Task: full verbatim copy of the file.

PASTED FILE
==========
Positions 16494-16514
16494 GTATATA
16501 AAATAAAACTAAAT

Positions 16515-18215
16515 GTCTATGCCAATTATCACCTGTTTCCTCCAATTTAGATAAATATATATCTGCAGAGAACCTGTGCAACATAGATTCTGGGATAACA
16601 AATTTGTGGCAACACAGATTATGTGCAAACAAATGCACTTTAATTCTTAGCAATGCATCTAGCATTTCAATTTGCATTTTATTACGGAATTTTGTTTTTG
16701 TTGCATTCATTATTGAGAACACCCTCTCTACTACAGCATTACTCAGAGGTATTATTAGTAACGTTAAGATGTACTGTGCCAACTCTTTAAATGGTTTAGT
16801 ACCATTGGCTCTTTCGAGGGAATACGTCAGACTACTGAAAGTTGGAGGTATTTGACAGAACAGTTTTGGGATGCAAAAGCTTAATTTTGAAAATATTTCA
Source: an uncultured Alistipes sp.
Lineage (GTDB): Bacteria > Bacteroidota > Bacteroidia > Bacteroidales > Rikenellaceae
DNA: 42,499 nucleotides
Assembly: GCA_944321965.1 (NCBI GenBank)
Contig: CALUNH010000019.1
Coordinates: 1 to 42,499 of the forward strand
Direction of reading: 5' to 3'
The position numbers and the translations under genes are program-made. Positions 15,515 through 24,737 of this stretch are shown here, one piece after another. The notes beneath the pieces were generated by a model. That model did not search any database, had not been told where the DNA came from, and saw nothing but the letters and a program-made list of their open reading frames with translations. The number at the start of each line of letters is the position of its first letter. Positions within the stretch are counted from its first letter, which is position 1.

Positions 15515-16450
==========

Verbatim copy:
Positions 16494-16514
16494 GTATATA
16501 AAATAAAACTAAAT

Positions 16515-18215
16515 GTCTATGCCAATTATCACCTGTTTCCTCCAATTTAGATAAATATATATCTGCAGAGAACCTGTGCAACATAGATTCTGGGATAACA
16601 AATTTGTGGCAACACAGATTATGTGCAAACAAATGCACTTTAATTCTTAGCAATGCATCTAGCATTTCAATTTGCATTTTATTACGGAATTTTGTTTTTG
16701 TTGCATTCATTATTGAGAACACCCTCTCTACTACAGCATTACTCAGAGGTATTATTAGTAACGTTAAGATGTACTGTGCCAACTCTTTAAATGGTTTAGT
16801 ACCATTGGCTCTTTCGAGGGAATACGTCAGACTACTGAAAGTTGGAGGTATTTGACAGAACAGTTTTGGGATGCAAAAGCTTAATTTTGAAAATATTTCA
Source: an uncultured Alistipes sp.
Lineage (GTDB): Bacteria > Bacteroidota > Bacteroidia > Bacteroidales > Rikenellaceae
DNA: 42,499 nucleotides
Assembly: GCA_944321965.1 (NCBI GenBank)
Contig: CALUNH010000019.1
Coordinates: 1 to 42,499 of the forward strand
Direction of reading: 5' to 3'
The position numbers and the translations under genes are program-made. Positions 15,515 through 24,737 of this stretch are shown here, one piece after another. The notes beneath the pieces were generated by a model. That model did not search any database, had not been told where the DNA came from, and saw nothing but the letters and a program-made list of their open reading frames with translations. The number at the start of each line of letters is the position of its first letter. Positions within the stretch are counted from its first letter, which is position 1.

Positions 15515-16450